The United Nations General Assembly designated November 25 as International Day for the Elimination of Violence Against Women (Resolution 54/134).The premise of the day is to raise awareness of the fact that women around the world are subject to rape, domestic violence and other forms of violence; furthermore, one of the aims of the day is to highlight the fact that the scale and true nature of the issue is often hidden. From November 25 to December 10, Human Rights Day, there are 16 days to galvanize action to end violence against women and girls around the world. The international campaign originated from the first Women’s Global Leader-ship Institute coordinated by the Centre for Women’s Global Leadership in 1991.
Despite all the big talkshops and talks about supporting our women, they are still the most vulnerable group of people in today’s society. 35% of women and girls globally experience some form of physical and or sexual violence in their lifetime with up to seven in ten women facing this abuse in some countries. An estimated 133 million girls and women have experienced some form of female genital mutilation/cutting in the 29 countries in Africa and the Middle East where the harmful practice is most common.
Worldwide, more than 700 million women alive today were married as children, 250 million of whom were married before the age of 15. Girls who marry before the age of 18 are less likely to complete their education and are more likely to experience domestic violence and complications in childbirth. The costs and consequences of violence against women last for generations.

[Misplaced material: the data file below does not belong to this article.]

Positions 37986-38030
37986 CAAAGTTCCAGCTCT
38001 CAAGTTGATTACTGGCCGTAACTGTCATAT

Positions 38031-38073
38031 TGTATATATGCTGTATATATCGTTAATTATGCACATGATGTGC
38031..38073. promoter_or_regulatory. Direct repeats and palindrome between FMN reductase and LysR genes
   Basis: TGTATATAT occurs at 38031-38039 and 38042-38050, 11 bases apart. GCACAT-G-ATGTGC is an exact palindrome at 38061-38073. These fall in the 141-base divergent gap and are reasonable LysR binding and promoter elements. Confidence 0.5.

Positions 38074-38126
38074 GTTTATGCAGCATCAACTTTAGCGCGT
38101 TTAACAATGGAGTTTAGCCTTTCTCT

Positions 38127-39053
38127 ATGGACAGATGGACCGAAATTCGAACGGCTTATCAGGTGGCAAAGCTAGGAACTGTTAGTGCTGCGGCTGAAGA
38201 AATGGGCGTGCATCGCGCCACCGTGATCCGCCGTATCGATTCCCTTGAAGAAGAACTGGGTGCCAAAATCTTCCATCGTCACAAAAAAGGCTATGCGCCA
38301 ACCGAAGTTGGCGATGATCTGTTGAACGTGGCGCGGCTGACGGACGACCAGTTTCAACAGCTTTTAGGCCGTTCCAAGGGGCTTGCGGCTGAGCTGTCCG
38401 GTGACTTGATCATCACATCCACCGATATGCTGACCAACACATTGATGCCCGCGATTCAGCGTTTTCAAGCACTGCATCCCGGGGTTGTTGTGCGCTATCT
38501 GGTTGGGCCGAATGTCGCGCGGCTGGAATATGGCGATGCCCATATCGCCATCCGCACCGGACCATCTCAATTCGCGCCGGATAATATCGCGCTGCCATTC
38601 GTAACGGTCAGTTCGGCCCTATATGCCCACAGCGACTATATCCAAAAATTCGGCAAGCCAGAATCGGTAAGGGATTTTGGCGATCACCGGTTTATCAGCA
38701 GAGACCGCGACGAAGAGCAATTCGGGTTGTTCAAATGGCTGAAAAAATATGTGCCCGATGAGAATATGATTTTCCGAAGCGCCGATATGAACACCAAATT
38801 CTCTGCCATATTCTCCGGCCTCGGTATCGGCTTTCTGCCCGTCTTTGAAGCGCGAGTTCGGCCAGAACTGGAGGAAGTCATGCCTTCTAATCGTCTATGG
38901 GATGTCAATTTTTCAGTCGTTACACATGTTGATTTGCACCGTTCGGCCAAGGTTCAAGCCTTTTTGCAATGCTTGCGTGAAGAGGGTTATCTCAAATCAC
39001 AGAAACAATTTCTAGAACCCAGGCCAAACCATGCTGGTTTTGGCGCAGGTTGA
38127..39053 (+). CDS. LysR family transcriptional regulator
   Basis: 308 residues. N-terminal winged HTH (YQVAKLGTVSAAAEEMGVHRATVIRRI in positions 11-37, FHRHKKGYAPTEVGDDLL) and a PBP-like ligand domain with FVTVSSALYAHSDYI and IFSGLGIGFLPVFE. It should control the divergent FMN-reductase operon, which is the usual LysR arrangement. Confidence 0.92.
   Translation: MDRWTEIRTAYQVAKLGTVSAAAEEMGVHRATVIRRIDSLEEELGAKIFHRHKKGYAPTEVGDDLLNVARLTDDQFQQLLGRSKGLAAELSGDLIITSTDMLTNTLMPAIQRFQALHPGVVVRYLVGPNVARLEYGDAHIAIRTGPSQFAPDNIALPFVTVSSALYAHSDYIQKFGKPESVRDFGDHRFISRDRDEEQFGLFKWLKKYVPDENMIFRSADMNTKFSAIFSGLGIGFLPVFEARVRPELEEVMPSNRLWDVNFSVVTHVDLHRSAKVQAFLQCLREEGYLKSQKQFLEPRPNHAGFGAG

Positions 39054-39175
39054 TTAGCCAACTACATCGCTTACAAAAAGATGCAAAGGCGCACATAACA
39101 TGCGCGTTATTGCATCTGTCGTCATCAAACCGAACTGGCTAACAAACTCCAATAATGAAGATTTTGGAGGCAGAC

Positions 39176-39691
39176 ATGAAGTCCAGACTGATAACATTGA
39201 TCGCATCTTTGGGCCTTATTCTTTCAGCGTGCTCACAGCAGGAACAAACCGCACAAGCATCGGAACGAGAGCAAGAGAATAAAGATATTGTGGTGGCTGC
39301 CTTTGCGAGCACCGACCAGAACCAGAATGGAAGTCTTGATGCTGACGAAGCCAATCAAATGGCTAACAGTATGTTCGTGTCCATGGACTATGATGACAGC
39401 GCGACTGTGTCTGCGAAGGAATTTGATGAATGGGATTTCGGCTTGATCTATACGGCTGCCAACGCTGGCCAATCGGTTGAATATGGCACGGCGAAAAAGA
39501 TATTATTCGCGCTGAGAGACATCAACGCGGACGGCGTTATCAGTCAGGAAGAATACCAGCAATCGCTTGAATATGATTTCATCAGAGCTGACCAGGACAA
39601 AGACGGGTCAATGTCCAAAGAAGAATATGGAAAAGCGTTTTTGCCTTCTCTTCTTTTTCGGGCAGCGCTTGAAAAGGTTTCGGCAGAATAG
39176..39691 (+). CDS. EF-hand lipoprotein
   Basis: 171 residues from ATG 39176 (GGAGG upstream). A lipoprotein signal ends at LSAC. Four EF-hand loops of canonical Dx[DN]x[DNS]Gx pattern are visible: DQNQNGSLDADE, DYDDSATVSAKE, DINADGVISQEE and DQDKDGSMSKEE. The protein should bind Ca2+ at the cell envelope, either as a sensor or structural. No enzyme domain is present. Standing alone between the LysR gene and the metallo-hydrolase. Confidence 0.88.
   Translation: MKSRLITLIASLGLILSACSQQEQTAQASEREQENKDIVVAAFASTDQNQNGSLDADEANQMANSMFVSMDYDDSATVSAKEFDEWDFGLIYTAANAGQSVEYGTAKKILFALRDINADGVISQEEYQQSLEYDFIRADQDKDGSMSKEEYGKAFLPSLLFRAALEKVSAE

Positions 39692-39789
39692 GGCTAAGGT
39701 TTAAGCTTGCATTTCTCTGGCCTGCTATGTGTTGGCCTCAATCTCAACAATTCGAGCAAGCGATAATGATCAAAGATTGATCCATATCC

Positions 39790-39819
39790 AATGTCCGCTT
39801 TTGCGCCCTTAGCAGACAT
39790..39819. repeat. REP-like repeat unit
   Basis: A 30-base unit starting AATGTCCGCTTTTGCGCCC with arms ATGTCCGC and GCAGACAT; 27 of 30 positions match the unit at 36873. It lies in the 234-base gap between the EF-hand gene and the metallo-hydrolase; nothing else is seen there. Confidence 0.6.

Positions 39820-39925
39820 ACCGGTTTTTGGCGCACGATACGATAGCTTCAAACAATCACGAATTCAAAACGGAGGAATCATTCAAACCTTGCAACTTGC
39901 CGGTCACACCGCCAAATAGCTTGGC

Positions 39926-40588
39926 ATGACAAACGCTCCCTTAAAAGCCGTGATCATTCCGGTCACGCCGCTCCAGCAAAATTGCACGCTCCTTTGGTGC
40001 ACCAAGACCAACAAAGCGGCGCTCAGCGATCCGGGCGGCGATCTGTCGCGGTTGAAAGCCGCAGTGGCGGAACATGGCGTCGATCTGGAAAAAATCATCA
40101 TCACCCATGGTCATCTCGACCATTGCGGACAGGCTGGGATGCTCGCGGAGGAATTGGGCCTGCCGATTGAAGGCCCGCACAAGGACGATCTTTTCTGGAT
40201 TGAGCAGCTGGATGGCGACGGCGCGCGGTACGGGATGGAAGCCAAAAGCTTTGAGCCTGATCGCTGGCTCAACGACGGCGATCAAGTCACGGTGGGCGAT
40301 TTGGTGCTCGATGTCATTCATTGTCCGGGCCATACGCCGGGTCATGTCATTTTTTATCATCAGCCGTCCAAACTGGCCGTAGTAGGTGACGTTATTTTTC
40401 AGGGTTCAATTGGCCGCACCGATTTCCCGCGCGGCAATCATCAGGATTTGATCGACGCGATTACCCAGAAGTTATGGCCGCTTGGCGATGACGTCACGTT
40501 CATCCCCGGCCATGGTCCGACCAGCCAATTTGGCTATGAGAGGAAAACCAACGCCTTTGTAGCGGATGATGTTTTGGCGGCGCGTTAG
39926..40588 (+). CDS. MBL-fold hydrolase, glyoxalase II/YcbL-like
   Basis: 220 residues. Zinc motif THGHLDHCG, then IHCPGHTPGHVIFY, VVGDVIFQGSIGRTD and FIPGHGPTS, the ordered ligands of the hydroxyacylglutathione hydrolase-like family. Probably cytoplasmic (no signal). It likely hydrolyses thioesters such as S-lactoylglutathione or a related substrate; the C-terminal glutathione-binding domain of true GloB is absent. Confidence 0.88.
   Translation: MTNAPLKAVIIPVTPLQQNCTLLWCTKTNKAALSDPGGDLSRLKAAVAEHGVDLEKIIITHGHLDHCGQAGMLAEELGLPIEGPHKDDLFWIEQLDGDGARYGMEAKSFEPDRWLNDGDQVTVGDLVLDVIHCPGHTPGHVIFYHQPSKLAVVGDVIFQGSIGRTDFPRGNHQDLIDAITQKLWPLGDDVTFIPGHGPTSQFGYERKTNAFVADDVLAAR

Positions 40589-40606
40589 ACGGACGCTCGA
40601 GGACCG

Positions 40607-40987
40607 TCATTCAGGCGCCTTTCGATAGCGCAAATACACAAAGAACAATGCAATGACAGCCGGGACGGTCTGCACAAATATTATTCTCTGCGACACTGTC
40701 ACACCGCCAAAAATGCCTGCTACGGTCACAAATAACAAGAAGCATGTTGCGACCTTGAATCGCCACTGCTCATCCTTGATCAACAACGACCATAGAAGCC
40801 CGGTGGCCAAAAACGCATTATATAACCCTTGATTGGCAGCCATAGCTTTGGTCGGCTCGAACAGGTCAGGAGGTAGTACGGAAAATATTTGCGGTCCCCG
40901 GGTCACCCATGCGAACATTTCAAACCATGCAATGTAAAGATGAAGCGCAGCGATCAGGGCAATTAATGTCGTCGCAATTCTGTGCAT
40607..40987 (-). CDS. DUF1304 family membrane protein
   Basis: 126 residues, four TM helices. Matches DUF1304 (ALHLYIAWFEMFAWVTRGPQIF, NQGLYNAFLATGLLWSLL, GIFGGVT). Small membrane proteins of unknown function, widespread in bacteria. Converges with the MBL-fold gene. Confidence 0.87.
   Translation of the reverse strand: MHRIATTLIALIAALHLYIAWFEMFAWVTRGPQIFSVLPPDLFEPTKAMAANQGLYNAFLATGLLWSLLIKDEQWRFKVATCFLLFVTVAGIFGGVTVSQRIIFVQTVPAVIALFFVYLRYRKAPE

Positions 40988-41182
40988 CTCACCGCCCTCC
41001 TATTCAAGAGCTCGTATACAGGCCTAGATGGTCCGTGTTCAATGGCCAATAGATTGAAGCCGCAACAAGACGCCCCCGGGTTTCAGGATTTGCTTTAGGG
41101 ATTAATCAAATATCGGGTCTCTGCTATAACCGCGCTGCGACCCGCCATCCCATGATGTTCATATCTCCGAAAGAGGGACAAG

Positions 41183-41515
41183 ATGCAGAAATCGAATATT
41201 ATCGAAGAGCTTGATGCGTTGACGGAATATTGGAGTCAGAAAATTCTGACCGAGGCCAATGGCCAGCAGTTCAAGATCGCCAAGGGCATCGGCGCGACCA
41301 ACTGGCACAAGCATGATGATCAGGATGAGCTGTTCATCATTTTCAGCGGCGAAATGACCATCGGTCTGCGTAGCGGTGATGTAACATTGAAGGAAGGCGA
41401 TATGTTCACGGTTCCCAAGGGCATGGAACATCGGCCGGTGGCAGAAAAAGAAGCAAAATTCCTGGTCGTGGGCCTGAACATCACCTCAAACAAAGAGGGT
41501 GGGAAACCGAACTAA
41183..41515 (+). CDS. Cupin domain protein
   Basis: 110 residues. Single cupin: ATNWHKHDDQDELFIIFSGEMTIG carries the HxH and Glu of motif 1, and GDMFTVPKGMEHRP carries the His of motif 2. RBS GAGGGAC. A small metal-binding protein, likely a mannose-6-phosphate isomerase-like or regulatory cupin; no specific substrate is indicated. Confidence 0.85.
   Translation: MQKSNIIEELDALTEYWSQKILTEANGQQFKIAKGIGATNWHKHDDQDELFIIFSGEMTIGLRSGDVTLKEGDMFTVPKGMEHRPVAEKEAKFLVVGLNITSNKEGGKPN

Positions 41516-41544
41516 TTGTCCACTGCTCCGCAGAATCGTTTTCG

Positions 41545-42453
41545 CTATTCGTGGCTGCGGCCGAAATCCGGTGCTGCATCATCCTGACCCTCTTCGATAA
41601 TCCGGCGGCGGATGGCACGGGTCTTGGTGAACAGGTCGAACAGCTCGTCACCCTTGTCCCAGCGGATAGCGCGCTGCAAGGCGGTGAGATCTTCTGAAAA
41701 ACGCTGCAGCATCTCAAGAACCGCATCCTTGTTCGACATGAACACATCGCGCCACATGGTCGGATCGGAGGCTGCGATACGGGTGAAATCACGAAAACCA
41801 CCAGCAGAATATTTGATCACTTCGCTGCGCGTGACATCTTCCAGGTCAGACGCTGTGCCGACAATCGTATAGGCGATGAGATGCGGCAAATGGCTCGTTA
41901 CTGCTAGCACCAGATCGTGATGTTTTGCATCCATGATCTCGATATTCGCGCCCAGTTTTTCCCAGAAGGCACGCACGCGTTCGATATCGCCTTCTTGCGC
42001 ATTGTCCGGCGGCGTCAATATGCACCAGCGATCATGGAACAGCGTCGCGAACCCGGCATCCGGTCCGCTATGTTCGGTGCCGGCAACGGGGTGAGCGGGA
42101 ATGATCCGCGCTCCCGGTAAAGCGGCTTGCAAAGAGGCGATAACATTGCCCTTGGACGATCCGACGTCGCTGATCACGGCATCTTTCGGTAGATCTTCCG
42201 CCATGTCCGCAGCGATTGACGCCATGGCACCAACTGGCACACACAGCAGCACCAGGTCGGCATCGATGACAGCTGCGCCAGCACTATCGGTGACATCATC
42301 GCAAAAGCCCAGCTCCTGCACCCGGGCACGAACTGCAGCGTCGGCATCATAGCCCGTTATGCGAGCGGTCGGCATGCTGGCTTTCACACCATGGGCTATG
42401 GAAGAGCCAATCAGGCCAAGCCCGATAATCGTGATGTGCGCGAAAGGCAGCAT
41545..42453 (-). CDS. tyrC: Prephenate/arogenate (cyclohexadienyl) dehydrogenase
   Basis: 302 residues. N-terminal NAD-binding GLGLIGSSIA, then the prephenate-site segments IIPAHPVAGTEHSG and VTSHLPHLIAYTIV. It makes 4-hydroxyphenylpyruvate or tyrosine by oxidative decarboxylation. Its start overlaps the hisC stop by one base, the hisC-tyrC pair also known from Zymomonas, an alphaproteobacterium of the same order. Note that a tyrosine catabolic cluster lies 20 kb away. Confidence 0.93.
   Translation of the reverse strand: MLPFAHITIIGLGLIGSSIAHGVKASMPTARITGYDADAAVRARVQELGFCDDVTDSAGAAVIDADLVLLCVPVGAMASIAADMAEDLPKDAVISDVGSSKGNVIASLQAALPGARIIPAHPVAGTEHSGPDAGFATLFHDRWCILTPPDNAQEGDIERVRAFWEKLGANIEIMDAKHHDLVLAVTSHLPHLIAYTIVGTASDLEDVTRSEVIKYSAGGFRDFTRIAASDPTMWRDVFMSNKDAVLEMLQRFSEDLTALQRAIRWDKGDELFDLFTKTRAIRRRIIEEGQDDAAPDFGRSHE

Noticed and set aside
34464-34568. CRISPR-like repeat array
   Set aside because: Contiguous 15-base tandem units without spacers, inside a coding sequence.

In most of the cases men are the main contributing factor to violence against women. Aren’t men tired of being one-dimensional caricatures of men someone told them to be? The kind that is quick to use their fists, feel stuck and afraid but can’t show it, the kind destined for prison or anguish or pretending to be anything less than our dreams.
I am tired of us hurting each other, ourselves and women. Because that’s what the culture of masculinity that we’ve inherited has us do. It has us hurting. Violence against women is the most widespread human rights violation in the world. It transcends age, race, religion, nationality, and class.
It might not be you or me doing the hitting or harassing, but we are still responsible. We are responsible because we belong to the current culture of manhood that allows this – a culture that says we can’t show fear, we can’t be wrong, and we are entitled to power over others, especially women. But that culture is wrong. And unless we actively work to change it, women will keep getting hurt.
A culture that tells us we’re not allowed to be afraid is a culture that denies our own humanity. And if we’re not allowed to be human, then we become something else. We don’t need to step in to protect women. We need to step in to check each other – to stop other men. Let’s start a movement – a movement of men who aren’t afraid to stop violence against women.
Committee Region 5